The Red Sea is widely recognized as a productive large marine ecosystem of exceptional biological and economic value. It is home to many species of dolphins and whales, dugongs, sea turtles, hundreds of kilometers of coral reefs, coastal salt marshes, mangroves, and seagrass communities, a productive fishery, and a valuable marine tourism economy. All of that is at risk from a spill of the SAFER’s oil. Not only would there be widespread immediate mortality of organisms and habitats, there would also be extensive sublethal injury to physiology, reproduction, feeding, and behavioral ecology that would persist for years. A spill of a million barrels of crude oil into the Red Sea would likely be one of the most ecologically damaging in history.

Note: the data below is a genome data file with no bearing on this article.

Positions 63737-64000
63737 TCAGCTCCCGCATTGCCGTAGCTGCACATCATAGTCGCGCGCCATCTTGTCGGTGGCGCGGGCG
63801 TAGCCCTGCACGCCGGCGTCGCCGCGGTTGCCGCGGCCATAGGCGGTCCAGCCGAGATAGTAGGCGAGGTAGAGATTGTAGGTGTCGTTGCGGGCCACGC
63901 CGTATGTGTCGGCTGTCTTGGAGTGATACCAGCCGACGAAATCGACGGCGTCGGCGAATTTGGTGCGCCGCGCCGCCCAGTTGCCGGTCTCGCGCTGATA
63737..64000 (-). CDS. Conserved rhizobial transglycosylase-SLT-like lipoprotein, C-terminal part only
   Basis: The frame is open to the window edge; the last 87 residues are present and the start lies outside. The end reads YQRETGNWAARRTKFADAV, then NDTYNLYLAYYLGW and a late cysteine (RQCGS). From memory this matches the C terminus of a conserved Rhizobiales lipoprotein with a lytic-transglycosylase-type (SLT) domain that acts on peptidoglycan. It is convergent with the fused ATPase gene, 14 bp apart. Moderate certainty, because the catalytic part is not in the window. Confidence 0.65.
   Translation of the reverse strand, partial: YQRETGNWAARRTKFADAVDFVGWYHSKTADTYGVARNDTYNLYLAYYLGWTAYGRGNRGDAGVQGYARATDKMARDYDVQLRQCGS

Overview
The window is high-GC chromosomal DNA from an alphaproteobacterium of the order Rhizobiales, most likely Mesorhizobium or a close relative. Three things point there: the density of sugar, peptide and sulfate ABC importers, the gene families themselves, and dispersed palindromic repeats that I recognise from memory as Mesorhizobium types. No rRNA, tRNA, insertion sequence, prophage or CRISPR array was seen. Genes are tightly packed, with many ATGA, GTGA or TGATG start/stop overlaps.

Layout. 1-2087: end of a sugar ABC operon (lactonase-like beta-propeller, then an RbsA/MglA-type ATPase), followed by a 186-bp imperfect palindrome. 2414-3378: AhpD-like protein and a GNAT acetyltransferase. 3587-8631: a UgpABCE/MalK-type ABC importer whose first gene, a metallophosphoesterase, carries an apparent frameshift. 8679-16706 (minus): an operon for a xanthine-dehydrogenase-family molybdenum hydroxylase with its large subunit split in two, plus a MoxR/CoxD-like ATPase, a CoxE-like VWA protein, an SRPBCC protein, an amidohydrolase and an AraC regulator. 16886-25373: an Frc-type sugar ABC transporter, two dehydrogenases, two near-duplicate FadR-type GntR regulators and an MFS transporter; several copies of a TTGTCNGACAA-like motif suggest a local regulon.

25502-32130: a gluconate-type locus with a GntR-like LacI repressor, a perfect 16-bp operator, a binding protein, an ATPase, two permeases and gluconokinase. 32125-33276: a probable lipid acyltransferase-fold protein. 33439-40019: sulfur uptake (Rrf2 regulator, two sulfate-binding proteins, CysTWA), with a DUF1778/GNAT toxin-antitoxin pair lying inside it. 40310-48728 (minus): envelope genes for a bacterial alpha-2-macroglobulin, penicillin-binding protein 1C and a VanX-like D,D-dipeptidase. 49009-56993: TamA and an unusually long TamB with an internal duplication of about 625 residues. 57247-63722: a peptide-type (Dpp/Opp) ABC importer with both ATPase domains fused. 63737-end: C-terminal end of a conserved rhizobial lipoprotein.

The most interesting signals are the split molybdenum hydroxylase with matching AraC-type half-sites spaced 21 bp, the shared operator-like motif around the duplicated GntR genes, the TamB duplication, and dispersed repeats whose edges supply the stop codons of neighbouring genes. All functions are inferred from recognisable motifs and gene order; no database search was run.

As well, the region is an important shipping route for about 10% of world oil, with over 5 million barrels of oil a day being shipped through the Suez Canal. Such shipping may need to be curtailed in a major spill disaster.

Oil tanker from above
Photo Credit: Maritime First

For the past year, the U.N. has attempted to broker a deal with the Houthis to allow its inspectors aboard the SAFER, to no avail. Others, including our group, have argued that of greater importance is securing permission from the Houthis to allow a salvage/lightering operation alongside to offload the oil from the SAFER, thereby removing the spill threat. The offloading operation could be conducted by the Houthis’ ally Iran (e.g., the Iranian National Tanker Company), and the value of the oil (perhaps only $40 million today) could be used for humanitarian assistance in Yemen.